But on Sunday mornings, I cook breakfast for the cook, and she might deign to give me a hand straight afterwards in the garden.
So here's my own simple recipe for a cooked breakfast.
Gently heat olive oil and butter in a fry pan big enough to feed all guys two fried eggs, and all gals one fried egg.
Chop onion and garlic sufficient to cover the bottom of the pan completely, and saute gently on low heat until the onion turns clear (add spices to taste, such as sweet chili sauce, herb salt, etc). Then crack the eggs on top of the onion base, cover the fry pan and simmer gently. This way, the eggs never burn. Egg yolks should be runny, and the whites just set, before serving.
Divide up and serve on brown buttered toast, and add organic Worcestershire Sauce, as shown.
An alternative breakfast uses steamed silverbeet with herb salt, topped with eggs poached in the steaming water.

Sunday 26 August 2007

KGI International Kitchen Garden Day

Good morning all, this is the first time we will celebrate IKG Day as our blog is not even one year old yet .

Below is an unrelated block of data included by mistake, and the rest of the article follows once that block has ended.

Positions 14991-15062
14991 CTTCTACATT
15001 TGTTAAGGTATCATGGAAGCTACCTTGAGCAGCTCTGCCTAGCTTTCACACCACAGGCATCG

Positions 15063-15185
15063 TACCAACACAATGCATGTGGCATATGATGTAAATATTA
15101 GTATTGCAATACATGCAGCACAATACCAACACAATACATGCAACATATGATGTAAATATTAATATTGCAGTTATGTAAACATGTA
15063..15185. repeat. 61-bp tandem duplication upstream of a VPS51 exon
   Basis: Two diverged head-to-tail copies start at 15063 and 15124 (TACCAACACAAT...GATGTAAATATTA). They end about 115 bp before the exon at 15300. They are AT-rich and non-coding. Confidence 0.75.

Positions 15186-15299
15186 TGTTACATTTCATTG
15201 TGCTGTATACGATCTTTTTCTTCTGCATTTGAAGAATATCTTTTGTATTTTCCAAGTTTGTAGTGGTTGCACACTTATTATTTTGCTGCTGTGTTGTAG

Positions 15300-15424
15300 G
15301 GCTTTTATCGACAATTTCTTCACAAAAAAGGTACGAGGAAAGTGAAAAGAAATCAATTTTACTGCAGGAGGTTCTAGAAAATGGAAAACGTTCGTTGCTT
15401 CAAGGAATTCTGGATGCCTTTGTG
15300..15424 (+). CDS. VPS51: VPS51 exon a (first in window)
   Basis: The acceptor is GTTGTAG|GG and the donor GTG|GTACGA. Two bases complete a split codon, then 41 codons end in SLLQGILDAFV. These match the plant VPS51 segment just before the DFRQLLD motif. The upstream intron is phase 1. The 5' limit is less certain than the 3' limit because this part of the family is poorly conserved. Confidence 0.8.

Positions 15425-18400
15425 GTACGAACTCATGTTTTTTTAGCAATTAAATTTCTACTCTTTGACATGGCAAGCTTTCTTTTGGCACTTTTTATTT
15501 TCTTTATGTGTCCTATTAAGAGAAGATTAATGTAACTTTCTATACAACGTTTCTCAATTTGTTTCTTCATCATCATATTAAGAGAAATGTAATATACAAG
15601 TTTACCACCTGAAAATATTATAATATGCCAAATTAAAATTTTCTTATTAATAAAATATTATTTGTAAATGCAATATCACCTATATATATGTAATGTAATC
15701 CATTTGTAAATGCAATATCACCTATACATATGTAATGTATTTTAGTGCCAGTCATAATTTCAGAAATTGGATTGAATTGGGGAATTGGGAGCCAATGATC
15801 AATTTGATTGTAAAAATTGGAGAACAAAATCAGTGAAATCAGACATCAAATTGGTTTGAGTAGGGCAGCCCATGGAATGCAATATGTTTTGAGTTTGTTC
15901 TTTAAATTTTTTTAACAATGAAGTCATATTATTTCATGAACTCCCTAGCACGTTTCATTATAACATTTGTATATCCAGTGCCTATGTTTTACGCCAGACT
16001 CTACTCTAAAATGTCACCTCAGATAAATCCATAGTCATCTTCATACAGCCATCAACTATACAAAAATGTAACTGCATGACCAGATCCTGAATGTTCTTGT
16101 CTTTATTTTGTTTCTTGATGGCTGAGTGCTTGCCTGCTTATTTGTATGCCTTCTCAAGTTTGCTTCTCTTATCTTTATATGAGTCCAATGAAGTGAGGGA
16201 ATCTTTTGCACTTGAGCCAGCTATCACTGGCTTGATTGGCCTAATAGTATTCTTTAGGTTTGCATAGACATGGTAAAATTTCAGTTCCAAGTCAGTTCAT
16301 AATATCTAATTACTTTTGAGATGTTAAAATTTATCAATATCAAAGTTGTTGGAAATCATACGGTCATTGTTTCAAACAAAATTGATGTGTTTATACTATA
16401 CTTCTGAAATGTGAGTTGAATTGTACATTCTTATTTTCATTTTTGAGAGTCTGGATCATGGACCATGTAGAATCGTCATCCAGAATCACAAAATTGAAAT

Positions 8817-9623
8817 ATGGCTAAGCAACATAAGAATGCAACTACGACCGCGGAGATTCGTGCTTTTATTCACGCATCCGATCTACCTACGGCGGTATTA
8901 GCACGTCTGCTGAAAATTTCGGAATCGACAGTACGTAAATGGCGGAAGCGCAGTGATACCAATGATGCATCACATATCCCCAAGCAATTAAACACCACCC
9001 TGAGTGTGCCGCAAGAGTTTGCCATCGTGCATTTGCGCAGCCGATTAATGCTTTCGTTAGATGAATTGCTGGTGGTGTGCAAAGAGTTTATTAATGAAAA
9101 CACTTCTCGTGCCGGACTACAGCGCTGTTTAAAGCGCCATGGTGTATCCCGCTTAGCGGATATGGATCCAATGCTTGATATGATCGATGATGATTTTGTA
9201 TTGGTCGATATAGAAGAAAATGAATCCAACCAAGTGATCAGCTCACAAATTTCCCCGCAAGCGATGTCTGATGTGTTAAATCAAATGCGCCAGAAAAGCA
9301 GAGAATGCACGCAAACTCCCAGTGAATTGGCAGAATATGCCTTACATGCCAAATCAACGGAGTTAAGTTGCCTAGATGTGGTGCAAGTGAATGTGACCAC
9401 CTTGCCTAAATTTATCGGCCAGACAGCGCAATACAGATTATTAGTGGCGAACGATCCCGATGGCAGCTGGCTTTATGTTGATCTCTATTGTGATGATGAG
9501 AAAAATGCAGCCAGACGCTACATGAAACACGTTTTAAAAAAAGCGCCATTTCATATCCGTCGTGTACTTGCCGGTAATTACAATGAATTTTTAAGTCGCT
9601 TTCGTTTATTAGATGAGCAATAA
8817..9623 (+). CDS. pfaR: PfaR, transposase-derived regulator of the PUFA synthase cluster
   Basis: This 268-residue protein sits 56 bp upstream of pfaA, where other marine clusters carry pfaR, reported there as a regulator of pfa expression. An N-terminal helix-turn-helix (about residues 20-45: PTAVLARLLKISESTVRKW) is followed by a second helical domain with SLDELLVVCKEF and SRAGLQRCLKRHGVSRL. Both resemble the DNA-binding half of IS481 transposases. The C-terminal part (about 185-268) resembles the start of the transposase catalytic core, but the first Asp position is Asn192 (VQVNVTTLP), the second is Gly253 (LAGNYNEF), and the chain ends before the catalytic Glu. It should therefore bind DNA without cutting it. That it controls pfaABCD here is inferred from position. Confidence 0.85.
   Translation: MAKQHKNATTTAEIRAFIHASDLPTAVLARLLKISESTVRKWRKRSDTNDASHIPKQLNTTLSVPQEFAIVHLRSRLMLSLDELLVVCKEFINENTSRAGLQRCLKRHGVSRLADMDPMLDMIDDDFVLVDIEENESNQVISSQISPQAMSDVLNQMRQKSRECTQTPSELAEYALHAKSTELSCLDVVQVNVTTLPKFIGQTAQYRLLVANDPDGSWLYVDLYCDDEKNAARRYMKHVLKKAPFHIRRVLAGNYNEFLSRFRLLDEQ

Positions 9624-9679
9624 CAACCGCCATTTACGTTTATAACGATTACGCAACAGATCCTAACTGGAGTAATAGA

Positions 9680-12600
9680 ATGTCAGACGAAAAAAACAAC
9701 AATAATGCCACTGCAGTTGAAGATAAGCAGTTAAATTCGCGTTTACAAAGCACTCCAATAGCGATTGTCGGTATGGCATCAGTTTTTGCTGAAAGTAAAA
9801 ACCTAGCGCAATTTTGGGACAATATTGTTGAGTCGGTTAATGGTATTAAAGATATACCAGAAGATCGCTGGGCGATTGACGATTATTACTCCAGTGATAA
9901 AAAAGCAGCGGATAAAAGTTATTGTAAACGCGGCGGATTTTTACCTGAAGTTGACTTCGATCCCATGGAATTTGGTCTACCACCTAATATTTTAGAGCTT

Last year I did not have any idea that this rich and colourful tapestry of seedsaving groups, KGI , blogs like Foodshed and much, much more was waiting for us.
So it is with gratitude today that I will remember all Kitchen gardeners from around the world.
People who while I write this will be busy in there gardens and busy preparing good healthy home grown foods for their families and friends.

If you have time click on What is a Kitchen Gardener

Sometimes we need to slow down and remember the fragility of life.

For me I would like to plan (as the gardener does) to try to cultivate other things that can be learnt while gardening.
Things like patience, compassion, gratitude and generosity of spirit.
Well that's the plan !!!
Gardens are great places to be.

So have a great day today and every day.

Saturday 25 August 2007

Exquisite Little Things in the Garden

Scrabbling around in the soil this morning I looked up at something tickling my head and came eyeball to pistil with a beautiful little rocket flower. It was so delicate and precise it made me want to go skippity do around the garden so I grabbed my camera and took a few shots of the flowers & buds eagerly waiting for spring.